Suppose, for this article, stomach problem A is caused by loss in a biomarker B. the discovery of a biomarker B per se is not patentable because it is a law of nature. On the other hand, a machine which facilitates the measuring of that biomarker would be patentable as an invention.  These are a simple example but modern medical science (as argued by Prometheus), especially with regard to stomach diseases, requires the analysis of several bio markers to procure a clear statistical evaluation. The drugs are administered according to this statistical result and consequently, the decision as to the patentability of this cannot be rejected by merely saying that it is a law of nature.
As far as US precedence is concerned Prometheus’s claims articulates a valid claim. The decision of Supreme Court is due. Oral submissions are over, and it will be in favor of Prometheus; I think.  When I was hovering through related precedence and articles, I felt that irrespective of interpretation of law just like Diamond v Chakraborty courts recognized the patent claims in LabCorp to facilitate growth of biotechnology due to the statement of the attorney general. He said that “A decision overturning PTO’s approach could call into a substantial number of patent claims and undermine the settled expectation of numerous participants in technology-based industries.” This, in my opinion, directly influenced the decision of US Supreme Court. Even so, Justice Breyer gave a minority opinion holding that the patent was invalid due to natural law. The lawyer of Mayo will have a good chance of foreclosure of a number of patent applications only if he convinces Justice Breyer. I am pretty sure that this decision will have an implication on the ongoing battle for patentable subject matter.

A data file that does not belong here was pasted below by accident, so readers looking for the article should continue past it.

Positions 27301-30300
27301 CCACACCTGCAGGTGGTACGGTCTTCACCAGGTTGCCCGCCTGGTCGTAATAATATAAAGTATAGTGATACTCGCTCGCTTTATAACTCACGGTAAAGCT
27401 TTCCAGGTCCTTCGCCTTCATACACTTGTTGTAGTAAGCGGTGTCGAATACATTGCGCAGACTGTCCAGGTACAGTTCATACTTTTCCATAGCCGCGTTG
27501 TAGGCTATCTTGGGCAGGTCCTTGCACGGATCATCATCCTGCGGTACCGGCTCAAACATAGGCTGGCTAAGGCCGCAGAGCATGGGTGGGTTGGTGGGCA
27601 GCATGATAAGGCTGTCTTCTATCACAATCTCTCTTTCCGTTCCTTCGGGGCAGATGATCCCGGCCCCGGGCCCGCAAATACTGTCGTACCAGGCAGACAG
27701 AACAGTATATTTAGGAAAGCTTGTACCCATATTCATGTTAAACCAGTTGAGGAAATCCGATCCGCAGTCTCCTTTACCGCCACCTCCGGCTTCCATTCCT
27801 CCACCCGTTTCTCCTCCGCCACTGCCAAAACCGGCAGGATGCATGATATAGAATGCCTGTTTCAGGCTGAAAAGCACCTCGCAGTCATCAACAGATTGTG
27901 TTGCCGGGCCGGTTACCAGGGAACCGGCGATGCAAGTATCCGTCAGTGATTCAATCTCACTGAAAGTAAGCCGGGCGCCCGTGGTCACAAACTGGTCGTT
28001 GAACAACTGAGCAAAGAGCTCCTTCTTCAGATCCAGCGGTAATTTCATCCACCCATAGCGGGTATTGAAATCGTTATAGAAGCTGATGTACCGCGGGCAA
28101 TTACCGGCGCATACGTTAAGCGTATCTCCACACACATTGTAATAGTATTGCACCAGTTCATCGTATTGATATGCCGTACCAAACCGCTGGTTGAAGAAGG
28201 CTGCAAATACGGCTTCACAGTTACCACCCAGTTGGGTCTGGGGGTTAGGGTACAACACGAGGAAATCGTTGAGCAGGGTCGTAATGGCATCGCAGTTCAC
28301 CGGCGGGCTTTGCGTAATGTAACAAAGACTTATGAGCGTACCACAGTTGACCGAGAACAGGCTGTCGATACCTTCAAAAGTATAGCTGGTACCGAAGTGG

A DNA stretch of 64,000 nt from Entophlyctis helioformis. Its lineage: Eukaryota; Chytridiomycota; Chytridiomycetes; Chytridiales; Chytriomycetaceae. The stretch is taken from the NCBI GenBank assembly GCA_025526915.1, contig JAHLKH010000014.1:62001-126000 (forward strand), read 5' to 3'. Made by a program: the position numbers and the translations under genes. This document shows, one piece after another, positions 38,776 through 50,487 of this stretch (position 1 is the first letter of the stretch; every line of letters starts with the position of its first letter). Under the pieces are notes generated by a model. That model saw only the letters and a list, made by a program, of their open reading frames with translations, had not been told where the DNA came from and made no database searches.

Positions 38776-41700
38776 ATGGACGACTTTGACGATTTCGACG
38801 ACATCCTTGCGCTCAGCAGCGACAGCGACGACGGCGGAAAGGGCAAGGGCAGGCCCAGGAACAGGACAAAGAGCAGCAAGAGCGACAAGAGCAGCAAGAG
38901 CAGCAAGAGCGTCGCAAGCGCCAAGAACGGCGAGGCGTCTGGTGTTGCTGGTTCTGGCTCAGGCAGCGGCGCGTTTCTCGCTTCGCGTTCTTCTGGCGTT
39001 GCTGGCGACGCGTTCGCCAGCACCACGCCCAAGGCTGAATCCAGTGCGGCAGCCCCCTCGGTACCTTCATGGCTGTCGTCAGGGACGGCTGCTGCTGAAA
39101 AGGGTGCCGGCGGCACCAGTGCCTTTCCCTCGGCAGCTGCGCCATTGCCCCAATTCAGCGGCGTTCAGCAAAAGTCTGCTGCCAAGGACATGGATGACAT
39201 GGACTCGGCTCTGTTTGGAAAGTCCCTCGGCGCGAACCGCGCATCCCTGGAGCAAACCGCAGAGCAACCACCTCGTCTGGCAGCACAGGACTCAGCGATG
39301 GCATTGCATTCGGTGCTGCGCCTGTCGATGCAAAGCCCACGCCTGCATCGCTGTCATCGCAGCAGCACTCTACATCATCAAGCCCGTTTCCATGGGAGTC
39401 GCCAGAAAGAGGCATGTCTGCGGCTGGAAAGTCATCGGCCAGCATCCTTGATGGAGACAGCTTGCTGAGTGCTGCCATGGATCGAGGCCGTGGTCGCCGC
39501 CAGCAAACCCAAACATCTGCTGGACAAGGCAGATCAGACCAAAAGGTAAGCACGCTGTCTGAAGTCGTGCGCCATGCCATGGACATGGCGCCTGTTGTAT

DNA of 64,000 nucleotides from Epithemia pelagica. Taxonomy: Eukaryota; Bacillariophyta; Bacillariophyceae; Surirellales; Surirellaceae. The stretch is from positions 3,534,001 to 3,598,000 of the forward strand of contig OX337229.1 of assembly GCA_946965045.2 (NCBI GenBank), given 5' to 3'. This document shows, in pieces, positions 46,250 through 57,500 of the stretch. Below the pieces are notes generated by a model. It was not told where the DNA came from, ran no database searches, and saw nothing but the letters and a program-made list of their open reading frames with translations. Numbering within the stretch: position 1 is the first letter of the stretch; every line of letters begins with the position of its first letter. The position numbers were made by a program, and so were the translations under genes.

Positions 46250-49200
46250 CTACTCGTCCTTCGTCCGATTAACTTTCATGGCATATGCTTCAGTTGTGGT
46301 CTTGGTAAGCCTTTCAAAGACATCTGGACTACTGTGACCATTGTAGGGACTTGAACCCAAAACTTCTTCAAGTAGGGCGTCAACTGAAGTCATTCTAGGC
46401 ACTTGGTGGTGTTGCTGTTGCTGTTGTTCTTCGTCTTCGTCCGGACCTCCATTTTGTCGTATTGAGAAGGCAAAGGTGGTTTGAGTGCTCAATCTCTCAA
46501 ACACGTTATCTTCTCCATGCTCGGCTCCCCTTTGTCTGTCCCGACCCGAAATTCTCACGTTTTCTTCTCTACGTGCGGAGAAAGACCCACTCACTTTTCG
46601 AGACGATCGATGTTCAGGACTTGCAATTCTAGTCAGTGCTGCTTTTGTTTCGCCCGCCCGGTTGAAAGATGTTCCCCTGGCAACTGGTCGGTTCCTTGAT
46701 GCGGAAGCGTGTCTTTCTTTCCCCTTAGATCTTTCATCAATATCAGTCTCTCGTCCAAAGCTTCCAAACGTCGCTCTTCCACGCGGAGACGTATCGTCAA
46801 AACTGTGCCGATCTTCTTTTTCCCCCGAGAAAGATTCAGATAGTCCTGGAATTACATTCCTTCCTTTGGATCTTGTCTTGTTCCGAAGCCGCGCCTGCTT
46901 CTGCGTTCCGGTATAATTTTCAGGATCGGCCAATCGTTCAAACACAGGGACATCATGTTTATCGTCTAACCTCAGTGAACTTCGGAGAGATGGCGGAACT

Indian IP regime, in my opinion, is more vibrant. It has (at least theoretically) a strong demarcation between public domain and private domain. Section 3 of the patent Act 1971, formidably protects the interest of public at large. In US, there is a strong dilution of patentable subject matter, which is totally anti-competitive and against the principles of law. I categorized it as anti-competitive because the whole idea of exemption of principles of natural law from patentability is to facilitate furtherance of innovation. If one tries to monopolize free thinking, it will obstruct the growth of innovation. It is curious to look into the above-mentioned decisions, especially LabCorp. Sections 3 (a) and (g) exempt the patent claims of LabCorp and Prometheus. The former prohibits the patentability of natural law and later treatments or methods of treatment.